No appropriate link
Stanisław Wyspiański: Eos, Phosphoros, Hesperus, Helios, black-coloured pencil drawing, The National Museum in Warsaw, 1897 Wikipedia.
. . . bestirred himself from Chaos' icy grip and chased them both.
Phosphoros disappeared into the clear blue sky until evening, when she is expected to reappear resplendent, though now she will be as a guy, Hesperus, the Personification of the Evening (Anton Raphael Mengs, ca. 1765) --
-- Helios after Selena after Prosperous, only to be chased by Hesperus as he; Helios, sinks again into apparent Nothingness;
into . . .
as it appears, into the Great Eastern Ocean which stretches from giant flotillas of ice north and south only to settle into the warm middle of the Wold, kind to mammals and to me, sitting quietly on my back porch.
The Chase around or under the World that takes place each December and January is a tiny part of the journey that we take each morning, you and I and all of us
and everything, at dizzying speed; and none of us feels it a bit.
sitting quietly, a s it may be, on our back porches, or doing whatever creative or destructive thing that Ananke (goddess of Fate and Necessity) has in store for us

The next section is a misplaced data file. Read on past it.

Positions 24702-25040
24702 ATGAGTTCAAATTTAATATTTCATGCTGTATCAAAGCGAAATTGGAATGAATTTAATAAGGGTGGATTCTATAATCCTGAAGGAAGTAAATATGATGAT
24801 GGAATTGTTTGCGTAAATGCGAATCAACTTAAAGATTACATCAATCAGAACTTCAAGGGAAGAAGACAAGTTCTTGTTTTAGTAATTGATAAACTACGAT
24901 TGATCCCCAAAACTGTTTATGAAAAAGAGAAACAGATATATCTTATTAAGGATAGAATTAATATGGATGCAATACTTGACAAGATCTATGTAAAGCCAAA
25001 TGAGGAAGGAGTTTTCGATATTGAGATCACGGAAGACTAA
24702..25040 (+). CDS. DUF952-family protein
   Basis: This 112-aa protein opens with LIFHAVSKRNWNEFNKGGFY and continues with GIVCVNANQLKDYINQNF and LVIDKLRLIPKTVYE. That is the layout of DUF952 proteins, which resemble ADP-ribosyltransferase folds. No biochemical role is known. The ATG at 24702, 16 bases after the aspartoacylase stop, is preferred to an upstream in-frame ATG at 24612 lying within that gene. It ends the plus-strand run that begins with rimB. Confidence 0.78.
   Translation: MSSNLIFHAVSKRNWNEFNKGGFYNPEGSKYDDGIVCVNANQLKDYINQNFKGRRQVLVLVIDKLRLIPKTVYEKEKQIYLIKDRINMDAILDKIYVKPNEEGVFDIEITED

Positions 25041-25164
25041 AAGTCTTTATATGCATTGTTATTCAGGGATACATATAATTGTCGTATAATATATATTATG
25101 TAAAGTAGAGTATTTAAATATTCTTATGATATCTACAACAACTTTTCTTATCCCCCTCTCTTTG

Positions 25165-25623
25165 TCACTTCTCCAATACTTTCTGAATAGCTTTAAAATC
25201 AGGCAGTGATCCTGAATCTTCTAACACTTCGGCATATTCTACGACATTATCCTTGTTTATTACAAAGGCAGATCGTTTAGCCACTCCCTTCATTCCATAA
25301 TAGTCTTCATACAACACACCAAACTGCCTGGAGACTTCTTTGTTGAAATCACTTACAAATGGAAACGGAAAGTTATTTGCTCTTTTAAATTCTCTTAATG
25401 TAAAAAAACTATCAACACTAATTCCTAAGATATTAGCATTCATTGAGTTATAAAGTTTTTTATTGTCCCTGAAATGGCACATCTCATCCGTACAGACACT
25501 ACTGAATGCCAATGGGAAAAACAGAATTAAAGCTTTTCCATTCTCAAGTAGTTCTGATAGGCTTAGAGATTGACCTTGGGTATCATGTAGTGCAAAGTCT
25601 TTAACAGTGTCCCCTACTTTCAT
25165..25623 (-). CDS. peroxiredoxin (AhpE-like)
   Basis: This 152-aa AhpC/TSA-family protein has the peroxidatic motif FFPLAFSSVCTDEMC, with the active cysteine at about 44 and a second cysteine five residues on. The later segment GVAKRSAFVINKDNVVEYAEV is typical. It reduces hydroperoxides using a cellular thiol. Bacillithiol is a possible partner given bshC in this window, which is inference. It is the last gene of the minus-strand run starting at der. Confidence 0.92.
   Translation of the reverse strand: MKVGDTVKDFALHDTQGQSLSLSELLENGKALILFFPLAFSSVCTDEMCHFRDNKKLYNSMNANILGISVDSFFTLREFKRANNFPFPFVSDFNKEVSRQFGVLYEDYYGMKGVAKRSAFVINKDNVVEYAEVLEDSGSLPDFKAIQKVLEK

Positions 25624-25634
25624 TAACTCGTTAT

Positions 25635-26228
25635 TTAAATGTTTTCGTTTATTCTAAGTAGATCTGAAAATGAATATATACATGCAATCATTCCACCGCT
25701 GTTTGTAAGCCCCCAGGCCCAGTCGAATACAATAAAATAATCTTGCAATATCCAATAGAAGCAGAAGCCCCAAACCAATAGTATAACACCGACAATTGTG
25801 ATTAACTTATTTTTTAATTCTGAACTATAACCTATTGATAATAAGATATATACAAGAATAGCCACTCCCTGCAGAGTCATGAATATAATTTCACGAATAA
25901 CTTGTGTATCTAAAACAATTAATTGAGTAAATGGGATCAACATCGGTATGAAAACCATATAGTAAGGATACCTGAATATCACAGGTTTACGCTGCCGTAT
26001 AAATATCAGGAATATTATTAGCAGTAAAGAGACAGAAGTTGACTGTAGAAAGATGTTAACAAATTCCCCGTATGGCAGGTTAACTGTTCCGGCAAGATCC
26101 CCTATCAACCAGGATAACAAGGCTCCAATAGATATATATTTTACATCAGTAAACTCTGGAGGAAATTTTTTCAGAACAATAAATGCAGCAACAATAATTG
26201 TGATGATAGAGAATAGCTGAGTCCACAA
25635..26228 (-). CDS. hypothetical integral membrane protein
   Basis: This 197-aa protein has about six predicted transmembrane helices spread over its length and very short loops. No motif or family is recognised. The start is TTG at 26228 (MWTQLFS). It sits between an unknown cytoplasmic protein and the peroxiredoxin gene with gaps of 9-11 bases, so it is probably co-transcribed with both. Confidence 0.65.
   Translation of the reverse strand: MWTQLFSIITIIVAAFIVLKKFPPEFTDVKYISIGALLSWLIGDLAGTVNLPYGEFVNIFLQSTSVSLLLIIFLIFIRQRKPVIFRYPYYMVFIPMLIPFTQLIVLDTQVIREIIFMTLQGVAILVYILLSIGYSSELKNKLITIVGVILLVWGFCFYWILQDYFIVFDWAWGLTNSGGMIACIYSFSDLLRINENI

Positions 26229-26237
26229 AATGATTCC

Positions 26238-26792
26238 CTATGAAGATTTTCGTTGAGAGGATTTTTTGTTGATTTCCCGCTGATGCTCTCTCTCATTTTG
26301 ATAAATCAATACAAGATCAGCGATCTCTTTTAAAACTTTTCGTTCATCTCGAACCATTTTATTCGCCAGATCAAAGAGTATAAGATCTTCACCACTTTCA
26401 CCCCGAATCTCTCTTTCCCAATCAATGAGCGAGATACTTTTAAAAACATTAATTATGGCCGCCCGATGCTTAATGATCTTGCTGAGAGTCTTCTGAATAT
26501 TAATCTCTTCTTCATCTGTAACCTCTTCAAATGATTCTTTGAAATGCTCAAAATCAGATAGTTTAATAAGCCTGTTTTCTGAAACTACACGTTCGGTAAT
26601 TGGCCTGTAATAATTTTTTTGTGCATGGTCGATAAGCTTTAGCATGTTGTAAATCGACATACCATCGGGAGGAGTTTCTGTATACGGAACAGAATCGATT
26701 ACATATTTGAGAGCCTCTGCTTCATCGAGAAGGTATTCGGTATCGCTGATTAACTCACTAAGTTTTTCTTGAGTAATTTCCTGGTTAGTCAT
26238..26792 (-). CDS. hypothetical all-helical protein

Helios, a normal star, circling the Milky Way galaxy rapidly, but with apparent slowness, given the great distance around
itself a medium-sized galaxy in our local group of galaxies
all moving toward the immensely powerful and still undiscovered Great Attractor, itself insignificant when considered a part of the our universe
Belief is easy if you are an attic Greek in 480 BCE: it's all up to Fate and Necessity;
tricky if you know a little cosmology and if you get your cosmology from one of several conflicting sacred texts. Belief in the truth of sacred texts gets mankind in a lot of trouble, as does unbelief. We've been in trouble from the time first creaturet ate another, long ago.
and if you doubt a part a sacred text, trust in the rest f it fades. we human animals are in for a lot of trouble and so are elephants, dauphins, jellyfish, panthers and their kittens, because of us: all except for germs are in trouble, unless we love more with more, well, love -- than we did last century.
Not much a worry, setting quietly on a warm back porch, watching the Cosmos dance its way around and under and through me, watching the grass grow..
And now it seems to me the beautiful uncut hair of graves.Tenderly will I use you, curling grass;It may be you transpire from the breasts of young men;It may be if I had known them I would have loved them;It may be you are from old people, and from women, and from offspring taken soon out of their mothers’ laps;And here you are the mothers’ laps.This grass is very dark to be from the white heads of old mothers;Darker than the colorless beards of old men;Dark to come from under the faint red roofs of mouths.O I perceive after all so many uttering tongues!And I perceive they do not come from the roofs of mouths for nothing.
Walt Whitman, Leaves of Grass